{¶ 6} In the first assignment of error, Curry claims the state failed to return the indictment under Crim.R. 6(F) in order to timely commence the prosecution under R.C. 2901.13(F), which provides that a prosecution is commenced on the date the indictment is returned, on the date a lawful arrest without warrant is made, or on the date that a warrant, summons, citation, or other process is issued.

{¶ 7} An indictment is returned under Crim.R. 6(F) if

(1) the indictment is found upon the concurrence of seven or more grand jurors; (2) the foreman or deputy foreman signs the indictment; (3) the indictment is returned to the judge of the common pleas court who is supervising the grand jury; and (4) the indictment is filed with the clerk of courts, who shall endorse thereon the date of filing and enter the case on the appearance and trial dockets.

State v. Haynes, 2015-Ohio-4582, 46 N.E.3d 1136, ¶ 13 (8th Dist.), citing State ex rel. Collins v. O'Farrell, 61 Ohio St.3d 142, 145, 573 N.E.2d 113 (1991). Curry argues that the state failed to demonstrate that the indictment was presented to the judge of the common pleas court who was supervising the grand jury, and therefore, the indictment was not “returned” by July 1, 2015. We need not address this argument because a summons was timely issued under R.C. 2901.13(F), and thus commencement in this case is dependent on the summons, not the return of the indictment.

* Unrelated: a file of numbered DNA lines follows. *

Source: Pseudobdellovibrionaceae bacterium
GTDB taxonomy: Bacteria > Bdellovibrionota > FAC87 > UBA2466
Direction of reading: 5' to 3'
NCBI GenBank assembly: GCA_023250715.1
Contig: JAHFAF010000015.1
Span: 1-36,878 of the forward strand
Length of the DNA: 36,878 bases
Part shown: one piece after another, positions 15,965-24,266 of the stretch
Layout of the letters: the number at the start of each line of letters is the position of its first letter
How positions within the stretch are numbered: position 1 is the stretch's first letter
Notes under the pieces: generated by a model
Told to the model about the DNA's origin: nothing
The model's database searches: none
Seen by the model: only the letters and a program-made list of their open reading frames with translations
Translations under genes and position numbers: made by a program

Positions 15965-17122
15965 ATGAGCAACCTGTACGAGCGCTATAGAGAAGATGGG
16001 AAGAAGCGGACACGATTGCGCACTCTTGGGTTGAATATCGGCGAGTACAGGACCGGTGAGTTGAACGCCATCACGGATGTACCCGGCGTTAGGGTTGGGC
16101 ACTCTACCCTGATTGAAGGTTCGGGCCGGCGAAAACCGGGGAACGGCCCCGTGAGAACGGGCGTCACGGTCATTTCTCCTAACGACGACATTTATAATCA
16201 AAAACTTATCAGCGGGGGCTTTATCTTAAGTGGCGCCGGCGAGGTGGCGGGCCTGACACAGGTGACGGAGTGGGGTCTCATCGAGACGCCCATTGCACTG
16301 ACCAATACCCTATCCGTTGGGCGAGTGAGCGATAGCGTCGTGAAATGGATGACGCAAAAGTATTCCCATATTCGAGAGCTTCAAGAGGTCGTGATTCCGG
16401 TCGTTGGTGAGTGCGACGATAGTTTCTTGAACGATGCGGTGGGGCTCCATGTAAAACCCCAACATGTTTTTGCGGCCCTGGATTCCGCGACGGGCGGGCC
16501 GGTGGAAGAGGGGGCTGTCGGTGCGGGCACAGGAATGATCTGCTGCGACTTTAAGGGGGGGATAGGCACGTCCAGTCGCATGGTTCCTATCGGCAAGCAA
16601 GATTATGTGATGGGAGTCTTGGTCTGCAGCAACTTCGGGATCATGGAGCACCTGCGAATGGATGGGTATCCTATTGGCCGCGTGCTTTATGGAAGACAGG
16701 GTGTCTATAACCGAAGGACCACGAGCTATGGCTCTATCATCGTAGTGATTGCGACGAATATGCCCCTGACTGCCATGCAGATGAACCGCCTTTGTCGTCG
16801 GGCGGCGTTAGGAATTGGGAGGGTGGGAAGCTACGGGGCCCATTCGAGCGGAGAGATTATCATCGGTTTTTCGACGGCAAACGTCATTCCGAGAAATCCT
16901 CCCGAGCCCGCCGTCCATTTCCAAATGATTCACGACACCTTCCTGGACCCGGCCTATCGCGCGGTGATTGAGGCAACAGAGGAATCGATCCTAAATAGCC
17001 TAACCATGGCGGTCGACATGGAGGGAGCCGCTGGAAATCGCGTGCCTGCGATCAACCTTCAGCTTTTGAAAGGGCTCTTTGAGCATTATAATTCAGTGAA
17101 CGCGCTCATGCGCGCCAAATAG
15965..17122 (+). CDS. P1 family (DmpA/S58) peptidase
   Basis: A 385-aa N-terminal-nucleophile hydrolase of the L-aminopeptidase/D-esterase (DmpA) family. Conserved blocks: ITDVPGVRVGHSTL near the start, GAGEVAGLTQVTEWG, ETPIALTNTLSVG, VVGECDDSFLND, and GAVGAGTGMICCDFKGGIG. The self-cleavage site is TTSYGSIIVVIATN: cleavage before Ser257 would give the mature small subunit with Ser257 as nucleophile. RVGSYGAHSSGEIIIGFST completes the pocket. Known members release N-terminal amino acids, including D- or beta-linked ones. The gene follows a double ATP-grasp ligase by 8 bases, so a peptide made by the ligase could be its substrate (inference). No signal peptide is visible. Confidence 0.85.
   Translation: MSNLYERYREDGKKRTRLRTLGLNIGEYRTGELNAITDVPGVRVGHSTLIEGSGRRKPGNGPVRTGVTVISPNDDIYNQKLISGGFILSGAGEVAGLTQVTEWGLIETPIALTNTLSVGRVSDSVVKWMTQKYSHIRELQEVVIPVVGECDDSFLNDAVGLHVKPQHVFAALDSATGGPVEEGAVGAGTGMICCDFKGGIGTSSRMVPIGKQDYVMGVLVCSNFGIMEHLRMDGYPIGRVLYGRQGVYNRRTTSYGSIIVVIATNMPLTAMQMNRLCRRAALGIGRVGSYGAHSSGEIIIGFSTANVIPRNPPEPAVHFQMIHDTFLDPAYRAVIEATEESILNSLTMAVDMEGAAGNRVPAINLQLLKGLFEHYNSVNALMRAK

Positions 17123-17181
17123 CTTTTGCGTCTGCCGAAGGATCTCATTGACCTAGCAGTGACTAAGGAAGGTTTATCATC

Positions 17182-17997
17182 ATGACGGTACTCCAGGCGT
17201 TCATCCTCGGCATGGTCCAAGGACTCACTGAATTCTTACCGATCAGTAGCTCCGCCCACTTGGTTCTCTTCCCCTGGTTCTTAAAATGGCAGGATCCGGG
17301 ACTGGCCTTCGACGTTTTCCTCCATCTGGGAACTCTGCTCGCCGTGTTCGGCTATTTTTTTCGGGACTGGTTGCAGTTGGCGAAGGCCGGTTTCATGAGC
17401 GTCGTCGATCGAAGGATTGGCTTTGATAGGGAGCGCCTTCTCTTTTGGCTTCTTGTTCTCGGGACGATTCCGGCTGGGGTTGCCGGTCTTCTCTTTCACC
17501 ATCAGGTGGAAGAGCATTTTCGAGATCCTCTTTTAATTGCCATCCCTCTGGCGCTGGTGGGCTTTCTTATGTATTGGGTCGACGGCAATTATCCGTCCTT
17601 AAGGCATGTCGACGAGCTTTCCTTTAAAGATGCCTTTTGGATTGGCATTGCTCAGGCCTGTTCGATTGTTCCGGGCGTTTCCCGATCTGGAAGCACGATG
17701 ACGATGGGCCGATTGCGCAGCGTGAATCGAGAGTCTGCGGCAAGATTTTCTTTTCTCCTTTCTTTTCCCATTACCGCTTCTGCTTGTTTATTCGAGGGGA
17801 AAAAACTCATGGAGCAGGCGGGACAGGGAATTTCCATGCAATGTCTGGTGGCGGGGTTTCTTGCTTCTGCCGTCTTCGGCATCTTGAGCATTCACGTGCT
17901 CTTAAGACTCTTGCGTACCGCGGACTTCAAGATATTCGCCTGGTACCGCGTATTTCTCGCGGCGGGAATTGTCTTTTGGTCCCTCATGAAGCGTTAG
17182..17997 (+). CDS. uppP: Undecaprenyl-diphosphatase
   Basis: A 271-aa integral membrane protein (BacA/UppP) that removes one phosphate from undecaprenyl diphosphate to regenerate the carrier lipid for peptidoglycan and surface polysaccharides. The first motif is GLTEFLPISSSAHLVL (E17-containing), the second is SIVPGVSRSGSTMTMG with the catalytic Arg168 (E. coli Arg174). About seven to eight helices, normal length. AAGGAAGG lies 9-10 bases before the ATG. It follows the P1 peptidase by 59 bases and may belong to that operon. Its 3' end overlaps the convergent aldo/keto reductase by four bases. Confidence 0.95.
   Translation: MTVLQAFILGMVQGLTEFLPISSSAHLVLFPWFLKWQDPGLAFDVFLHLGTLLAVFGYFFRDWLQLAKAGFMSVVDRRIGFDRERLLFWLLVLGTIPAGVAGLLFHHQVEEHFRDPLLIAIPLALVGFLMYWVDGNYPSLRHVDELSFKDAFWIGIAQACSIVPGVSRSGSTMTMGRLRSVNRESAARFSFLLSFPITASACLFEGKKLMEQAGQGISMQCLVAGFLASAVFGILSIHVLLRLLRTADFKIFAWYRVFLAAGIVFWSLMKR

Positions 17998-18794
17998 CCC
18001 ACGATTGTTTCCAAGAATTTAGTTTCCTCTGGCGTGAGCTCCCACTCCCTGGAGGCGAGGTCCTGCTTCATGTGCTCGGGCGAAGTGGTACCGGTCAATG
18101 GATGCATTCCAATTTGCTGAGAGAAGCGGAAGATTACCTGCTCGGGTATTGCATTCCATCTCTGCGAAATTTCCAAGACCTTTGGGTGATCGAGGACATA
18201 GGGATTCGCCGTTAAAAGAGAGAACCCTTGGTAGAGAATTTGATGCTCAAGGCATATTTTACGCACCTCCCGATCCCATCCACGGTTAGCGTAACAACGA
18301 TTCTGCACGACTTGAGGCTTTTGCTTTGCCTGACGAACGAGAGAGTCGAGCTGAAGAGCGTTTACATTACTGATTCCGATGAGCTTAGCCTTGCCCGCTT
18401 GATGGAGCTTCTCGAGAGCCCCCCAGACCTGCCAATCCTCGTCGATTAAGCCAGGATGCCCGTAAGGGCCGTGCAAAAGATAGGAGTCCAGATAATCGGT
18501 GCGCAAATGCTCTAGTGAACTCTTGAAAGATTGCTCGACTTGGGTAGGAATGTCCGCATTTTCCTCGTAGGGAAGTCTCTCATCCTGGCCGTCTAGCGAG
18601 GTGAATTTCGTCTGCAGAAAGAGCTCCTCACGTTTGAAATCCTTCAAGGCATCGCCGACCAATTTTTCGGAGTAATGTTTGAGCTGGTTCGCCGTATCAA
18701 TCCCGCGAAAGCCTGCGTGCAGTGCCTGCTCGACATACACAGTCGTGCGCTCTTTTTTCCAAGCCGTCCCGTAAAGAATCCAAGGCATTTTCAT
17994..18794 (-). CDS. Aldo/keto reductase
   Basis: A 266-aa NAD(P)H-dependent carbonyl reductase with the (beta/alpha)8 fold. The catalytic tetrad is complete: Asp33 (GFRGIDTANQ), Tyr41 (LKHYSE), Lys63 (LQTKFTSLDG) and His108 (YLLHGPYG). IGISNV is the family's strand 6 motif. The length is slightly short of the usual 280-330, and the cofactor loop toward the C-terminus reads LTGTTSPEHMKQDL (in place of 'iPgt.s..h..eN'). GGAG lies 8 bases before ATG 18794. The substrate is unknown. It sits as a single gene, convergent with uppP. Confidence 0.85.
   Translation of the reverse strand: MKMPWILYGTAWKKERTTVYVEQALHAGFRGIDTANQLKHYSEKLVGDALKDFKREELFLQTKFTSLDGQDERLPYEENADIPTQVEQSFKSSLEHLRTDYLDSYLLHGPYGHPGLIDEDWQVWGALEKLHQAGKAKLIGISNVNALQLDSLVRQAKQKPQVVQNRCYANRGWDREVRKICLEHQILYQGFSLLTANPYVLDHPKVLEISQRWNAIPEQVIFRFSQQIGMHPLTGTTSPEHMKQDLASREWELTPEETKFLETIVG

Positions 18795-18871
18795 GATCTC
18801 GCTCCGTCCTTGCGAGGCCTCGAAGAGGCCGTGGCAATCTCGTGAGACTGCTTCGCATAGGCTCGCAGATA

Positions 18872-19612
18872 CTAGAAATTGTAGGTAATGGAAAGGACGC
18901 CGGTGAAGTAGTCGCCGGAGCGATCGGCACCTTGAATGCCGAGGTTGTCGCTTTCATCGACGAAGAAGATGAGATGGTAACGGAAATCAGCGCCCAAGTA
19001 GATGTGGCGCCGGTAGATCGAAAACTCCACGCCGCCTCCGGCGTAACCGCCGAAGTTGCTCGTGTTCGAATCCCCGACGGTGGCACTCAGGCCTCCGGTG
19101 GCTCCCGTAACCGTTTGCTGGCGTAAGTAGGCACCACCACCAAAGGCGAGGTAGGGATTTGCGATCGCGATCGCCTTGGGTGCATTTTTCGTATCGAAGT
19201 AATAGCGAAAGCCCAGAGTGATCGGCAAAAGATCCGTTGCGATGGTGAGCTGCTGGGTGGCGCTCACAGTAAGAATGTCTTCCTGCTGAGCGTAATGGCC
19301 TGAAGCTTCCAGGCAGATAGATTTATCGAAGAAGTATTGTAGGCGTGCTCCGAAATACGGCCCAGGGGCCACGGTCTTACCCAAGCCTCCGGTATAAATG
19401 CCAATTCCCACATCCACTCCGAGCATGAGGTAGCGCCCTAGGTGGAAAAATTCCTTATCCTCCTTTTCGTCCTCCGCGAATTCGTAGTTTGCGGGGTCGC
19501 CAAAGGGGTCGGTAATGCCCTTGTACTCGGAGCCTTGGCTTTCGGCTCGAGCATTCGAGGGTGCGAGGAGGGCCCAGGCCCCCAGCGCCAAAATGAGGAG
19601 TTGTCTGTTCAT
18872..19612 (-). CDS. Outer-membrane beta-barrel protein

{¶ 8} Curry contends that the summons was not issued until a day after the statute of limitations ran, when the capias was issued. R.C. 2901.13(F) distinguishes between the summons and the warrant for arrest. An action is commenced by issuing either process; the statute does not require both. Id.; see, e.g., State v. Morris, 20 Ohio App.3d 321, 323, 486 N.E.2d 168 (10th Dist.1984). According to the notation on the appearance docket, the clerk of courts timely issued the summons before the expiration of the statute of limitations and a warrant was issued the following day. The prosecution was timely commenced under R.C. 2901.13(F), and the first assignment of error is overruled.

{¶ 9} In the second assignment of error, Curry contends that the indictment should have been dismissed based on preindictment delay.

{¶ 10} It is a due process violation under the United States and Ohio Constitutions to cause an unjustifiable delay between the commission of an offense and a defendant's indictment if the delay results in actual prejudice. State v. Jones, 148 Ohio St.3d 167, 2016-Ohio-5105, 69 N.E.3d 688, ¶ 12, quoting State v. Luck, 15 Ohio St.3d 150, 472 N.E.2d 1097 (1984), paragraph two of the syllabus. If an offender “presents evidence of actual prejudice, the burden shifts to the state to produce evidence of a justifiable reason for the delay.” Id. at ¶ 13, citing State v. Whiting, 84 Ohio St.3d 215, 217, 1998-Ohio-575, 702 N.E.2d 1199; State v. Adams, 144 Ohio St.3d 429, 2015-Ohio-3954, 45 N.E.3d 127, ¶ 99.